BBC defends University Challenge after accusations of Oxbridge bias
THE BBC has defended its University Challenge quiz show after being accused of having a “grotesque” Oxbridge bias by a professor.
In a series of complaints, Frank Coffield – an emeritus professor of education at University College London – said the show breaks impartiality rules and perpetuates elitism by allowing all the colleges from Oxford and Cambridge to compete separately while other major universities across the UK are only allowed one entry each.
The long-running show typically includes at least 10 entries from Oxbridge colleges with the remaining 18 places going to other universities.
Coffield said other institutions were treated as “second-class” by the BBC and has urged the National Union of Students to boycott the show unless the corporation changes its rules to limit each university or other degree-awarding body to one entry.
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The BBC’s complaints service replied by defending the rules of the competition, which it said allowed all degree-level independent education institutions to apply to enter.
In one letters Coffield wrote: “Each of the 70-plus Oxbridge colleges [even those with only 300/400 students] is allowed to compete in University Challenge, but huge civic universities like Manchester and Birmingham [with upwards of 40,000 students] are allowed only one entry each. What justification has the BBC for rigging the programme in this way?”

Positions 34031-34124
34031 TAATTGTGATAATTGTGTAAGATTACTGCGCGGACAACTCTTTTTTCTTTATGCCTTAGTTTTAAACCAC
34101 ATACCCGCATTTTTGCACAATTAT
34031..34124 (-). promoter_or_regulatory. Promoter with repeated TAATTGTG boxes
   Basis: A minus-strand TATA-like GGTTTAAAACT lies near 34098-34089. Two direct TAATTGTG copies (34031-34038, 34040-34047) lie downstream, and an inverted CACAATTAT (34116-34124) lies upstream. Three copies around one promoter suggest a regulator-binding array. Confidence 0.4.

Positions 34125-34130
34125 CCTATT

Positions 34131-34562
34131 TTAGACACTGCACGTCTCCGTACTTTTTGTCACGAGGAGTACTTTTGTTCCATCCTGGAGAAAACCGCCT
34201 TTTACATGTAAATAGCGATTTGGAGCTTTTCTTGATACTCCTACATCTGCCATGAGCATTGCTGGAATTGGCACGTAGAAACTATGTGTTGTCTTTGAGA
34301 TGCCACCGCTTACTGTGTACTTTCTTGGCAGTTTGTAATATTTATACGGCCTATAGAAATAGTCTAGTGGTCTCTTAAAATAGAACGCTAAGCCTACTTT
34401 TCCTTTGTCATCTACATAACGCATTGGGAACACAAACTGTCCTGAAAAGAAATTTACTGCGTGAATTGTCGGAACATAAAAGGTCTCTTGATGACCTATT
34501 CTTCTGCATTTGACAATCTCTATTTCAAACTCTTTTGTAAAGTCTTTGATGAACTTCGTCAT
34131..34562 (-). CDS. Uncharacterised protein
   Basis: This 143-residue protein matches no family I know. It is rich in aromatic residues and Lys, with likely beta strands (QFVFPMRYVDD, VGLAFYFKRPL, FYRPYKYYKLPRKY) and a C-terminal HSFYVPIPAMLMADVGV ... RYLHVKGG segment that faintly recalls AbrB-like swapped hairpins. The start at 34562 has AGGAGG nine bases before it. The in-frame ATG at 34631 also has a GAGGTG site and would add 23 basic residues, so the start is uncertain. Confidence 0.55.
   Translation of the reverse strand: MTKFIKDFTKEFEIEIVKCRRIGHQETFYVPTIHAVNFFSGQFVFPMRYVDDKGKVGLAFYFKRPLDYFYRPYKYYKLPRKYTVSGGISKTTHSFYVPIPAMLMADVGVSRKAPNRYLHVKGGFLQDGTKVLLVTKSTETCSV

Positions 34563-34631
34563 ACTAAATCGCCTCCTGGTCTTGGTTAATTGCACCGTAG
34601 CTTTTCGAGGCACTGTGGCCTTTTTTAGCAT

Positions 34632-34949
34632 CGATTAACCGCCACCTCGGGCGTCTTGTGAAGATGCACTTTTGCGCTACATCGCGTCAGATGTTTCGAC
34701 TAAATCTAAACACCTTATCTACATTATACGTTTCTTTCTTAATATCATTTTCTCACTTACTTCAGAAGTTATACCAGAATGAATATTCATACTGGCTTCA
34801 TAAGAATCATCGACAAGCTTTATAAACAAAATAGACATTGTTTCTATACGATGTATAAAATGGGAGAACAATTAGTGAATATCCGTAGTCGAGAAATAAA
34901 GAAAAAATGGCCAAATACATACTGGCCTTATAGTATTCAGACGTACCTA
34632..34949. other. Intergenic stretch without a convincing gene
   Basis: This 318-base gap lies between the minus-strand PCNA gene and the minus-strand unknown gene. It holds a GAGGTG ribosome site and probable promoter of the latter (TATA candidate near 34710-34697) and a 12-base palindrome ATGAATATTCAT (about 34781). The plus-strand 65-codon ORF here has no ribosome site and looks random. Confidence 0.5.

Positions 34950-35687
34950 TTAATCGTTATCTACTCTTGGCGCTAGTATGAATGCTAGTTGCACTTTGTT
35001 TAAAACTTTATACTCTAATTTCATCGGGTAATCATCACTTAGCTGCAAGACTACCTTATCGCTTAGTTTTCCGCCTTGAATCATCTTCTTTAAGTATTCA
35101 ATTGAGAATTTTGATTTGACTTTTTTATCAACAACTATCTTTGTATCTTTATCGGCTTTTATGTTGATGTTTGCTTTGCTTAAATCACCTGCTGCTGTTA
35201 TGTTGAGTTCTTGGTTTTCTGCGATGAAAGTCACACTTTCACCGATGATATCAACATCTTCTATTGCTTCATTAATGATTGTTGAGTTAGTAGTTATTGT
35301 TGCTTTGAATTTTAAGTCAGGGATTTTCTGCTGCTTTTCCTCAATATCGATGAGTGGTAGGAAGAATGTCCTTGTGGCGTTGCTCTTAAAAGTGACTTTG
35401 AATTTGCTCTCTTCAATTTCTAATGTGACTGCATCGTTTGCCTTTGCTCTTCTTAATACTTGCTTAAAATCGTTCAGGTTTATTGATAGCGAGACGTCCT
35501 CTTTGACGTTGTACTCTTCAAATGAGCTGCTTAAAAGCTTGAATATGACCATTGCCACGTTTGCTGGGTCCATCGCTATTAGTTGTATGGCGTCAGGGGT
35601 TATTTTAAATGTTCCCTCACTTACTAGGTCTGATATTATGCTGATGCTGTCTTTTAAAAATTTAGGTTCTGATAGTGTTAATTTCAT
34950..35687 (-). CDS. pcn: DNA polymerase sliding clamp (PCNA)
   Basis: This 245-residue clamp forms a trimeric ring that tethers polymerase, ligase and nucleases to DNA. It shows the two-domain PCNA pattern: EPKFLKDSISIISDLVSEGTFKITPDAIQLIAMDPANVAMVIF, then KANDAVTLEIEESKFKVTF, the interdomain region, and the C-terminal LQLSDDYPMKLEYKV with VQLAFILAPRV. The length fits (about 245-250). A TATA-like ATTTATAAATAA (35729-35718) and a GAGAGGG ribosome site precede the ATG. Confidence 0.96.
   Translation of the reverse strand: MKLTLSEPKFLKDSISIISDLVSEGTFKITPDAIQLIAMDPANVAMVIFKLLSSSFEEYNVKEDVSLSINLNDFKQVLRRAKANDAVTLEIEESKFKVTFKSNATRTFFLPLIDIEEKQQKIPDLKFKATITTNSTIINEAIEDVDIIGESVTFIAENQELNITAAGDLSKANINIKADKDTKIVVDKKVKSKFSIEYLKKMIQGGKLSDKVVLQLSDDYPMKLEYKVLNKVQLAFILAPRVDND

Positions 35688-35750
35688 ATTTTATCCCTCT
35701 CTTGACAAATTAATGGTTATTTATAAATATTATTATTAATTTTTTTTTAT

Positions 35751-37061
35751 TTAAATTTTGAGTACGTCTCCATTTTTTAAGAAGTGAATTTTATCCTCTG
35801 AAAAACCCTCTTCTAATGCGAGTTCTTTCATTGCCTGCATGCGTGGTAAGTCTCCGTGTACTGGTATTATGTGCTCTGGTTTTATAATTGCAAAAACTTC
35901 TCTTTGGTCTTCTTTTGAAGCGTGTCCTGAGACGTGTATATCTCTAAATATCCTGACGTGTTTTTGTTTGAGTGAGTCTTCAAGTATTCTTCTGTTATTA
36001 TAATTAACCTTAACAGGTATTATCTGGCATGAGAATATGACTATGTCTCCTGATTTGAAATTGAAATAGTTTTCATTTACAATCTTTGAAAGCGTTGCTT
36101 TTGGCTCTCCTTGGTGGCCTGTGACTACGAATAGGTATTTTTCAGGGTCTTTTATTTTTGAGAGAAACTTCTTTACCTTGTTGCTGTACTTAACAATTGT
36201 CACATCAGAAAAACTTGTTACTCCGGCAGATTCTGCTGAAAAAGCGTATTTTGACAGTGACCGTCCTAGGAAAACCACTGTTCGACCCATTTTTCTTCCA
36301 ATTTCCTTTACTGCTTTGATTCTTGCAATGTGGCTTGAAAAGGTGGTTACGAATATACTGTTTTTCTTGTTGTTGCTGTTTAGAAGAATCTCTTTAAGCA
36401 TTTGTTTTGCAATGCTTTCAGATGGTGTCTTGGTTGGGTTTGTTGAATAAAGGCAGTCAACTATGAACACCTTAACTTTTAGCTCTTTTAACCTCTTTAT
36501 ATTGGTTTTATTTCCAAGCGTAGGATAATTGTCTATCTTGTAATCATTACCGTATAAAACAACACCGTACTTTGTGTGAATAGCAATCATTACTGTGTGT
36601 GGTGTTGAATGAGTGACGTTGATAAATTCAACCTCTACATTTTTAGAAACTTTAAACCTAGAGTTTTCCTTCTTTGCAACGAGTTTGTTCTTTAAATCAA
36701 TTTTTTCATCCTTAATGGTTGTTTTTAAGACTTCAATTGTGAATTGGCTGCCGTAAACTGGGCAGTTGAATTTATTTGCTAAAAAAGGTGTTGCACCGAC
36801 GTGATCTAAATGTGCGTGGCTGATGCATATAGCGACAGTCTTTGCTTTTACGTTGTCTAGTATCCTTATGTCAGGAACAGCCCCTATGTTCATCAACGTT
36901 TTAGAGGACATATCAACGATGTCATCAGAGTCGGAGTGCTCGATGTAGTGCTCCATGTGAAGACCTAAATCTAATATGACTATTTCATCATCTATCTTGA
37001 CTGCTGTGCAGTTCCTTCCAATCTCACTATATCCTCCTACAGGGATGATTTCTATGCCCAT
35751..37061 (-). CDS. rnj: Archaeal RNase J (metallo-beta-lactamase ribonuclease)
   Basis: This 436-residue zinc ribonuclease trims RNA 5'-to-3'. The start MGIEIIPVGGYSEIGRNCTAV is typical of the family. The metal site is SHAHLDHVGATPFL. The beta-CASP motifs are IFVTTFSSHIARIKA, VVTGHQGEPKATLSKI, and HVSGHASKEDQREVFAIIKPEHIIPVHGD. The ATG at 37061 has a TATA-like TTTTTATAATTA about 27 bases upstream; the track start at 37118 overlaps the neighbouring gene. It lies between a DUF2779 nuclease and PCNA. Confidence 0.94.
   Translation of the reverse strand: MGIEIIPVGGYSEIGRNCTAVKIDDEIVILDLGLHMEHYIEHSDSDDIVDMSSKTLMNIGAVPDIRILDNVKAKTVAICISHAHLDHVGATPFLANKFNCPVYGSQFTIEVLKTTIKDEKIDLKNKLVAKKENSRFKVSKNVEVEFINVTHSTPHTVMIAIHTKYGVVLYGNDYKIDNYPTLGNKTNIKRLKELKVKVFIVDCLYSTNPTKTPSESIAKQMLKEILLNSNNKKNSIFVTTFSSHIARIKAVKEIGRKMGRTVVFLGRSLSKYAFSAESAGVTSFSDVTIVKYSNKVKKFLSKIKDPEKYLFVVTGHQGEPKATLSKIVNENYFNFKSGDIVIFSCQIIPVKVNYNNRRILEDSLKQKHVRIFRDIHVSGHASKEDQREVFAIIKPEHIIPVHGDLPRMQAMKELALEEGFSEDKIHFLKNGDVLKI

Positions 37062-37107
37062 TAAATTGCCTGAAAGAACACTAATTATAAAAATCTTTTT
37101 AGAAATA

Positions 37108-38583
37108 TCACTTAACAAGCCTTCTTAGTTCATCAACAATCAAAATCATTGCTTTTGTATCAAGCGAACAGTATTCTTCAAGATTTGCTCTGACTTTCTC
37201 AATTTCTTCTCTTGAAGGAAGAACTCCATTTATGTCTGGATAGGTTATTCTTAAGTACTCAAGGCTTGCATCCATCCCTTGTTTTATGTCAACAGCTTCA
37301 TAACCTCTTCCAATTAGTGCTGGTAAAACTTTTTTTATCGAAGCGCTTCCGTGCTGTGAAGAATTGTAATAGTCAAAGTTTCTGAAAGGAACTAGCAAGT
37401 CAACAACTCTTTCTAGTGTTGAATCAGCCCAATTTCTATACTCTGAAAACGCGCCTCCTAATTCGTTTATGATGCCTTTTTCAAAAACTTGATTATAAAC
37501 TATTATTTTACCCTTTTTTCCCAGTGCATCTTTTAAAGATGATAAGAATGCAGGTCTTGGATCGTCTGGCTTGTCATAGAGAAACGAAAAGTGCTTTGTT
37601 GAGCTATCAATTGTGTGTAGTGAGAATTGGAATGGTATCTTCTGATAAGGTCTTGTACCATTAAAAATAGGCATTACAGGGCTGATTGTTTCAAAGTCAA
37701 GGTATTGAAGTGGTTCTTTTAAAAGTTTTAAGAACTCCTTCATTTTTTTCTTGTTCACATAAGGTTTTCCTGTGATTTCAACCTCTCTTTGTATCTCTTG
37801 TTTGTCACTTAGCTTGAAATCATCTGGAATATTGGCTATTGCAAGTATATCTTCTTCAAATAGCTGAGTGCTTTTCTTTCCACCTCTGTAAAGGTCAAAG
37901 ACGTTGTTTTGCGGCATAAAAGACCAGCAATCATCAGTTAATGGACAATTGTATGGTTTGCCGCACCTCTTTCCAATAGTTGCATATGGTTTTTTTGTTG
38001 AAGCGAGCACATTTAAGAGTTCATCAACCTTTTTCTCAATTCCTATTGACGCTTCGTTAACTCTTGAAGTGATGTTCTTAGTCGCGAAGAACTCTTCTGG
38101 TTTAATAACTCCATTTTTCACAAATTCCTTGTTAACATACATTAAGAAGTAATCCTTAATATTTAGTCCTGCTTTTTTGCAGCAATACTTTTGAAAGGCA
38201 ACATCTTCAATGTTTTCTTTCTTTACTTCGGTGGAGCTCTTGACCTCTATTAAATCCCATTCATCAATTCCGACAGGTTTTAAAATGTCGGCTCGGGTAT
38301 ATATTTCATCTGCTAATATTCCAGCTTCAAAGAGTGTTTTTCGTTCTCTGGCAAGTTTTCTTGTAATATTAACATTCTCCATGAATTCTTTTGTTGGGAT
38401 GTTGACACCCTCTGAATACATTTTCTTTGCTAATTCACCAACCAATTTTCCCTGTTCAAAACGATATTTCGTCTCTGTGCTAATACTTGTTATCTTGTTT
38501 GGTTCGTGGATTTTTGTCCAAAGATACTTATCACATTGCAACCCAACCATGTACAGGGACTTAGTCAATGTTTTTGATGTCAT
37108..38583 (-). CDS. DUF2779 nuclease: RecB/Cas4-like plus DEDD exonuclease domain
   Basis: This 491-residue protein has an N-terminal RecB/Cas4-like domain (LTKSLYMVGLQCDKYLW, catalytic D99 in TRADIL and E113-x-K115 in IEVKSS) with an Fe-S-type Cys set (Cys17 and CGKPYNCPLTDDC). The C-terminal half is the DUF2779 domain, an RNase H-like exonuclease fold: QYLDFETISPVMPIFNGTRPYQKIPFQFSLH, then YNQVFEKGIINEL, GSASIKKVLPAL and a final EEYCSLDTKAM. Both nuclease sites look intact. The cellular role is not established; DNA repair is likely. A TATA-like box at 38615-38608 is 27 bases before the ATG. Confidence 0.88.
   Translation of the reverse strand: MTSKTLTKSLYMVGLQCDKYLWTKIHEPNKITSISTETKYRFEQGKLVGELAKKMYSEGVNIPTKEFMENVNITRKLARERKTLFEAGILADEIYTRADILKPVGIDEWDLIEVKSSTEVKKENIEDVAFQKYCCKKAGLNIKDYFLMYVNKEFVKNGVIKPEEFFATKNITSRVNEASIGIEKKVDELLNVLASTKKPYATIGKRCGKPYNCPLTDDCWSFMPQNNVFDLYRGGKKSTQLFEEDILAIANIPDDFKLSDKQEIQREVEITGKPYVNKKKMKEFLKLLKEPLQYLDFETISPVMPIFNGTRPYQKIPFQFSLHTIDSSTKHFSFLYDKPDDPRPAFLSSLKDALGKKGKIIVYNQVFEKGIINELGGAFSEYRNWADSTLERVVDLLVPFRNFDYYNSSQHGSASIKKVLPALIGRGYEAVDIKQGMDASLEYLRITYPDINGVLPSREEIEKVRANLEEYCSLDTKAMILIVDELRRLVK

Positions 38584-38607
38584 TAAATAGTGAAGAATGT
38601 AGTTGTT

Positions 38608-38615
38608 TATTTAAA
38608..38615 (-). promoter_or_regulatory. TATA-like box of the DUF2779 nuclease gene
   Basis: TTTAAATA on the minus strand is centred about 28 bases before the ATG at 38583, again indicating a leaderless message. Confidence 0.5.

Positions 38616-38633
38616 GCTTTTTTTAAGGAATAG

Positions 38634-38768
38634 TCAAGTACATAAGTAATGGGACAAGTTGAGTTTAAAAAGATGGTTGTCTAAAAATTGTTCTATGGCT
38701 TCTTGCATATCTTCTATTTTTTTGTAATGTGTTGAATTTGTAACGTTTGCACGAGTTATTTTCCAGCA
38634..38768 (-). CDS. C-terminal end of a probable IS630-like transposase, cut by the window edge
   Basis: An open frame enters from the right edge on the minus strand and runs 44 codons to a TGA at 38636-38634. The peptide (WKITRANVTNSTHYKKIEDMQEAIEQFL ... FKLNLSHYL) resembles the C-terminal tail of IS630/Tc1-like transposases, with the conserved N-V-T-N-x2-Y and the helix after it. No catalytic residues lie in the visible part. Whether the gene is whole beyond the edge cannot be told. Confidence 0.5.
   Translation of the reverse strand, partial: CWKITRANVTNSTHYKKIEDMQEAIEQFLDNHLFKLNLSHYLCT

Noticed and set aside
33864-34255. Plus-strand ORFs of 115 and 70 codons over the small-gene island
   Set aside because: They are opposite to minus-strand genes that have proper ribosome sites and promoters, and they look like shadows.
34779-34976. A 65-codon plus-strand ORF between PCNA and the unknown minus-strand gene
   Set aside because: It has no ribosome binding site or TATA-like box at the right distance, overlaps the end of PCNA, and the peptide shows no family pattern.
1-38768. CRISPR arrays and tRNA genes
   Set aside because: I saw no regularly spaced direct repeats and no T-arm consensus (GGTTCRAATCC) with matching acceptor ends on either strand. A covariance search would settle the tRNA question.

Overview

In another, he said: “Why has the BBC allowed the format of this programme to treat all other universities in the UK apart from Oxbridge as second class?”
The BBC replied to this concerns saying: “All education institutions that design and deliver teaching towards university level qualifications are welcome to apply to University Challenge independently.
“This is not limited to Oxbridge colleges, but also includes around 300 colleges of further and higher education across the UK, several member institutions of the University of London, and a number of UK conservatoires and art schools.”
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Coffield – who is also a visiting professor at Sunderland - said he was not satisfied with this response because the BBC did not explain why all the Oxbridge colleges were deemed as separate establishments.
He said: “It still does not explain why more than 70 Oxbridge colleges are treated as separate universities. You don’t get a Christchurch College university degree but an Oxford degree. My main criticism still stands and the BBC is avoiding answering it.”
“The balance is grotesque, inequitable and indefensible.”
Oxbridge colleges have won the competition 27 times in the previous 51 series.
“Obviously, if you have 10 raffle tickets out of a total of 28, you are more likely to win prizes than if you have one,” Coffield said.
“Could it perhaps be that the corporation has been run by successions of Oxbridge graduates who’ve turned a blind eye to this inequity? The rules of University Challenge were set originally to continue the dominance by Oxbridge of our cultural and intellectual life and to protect the unjustifiable advantages of elites.
“Ever since, those rules have been retained to pass the advantages on to the next generation.”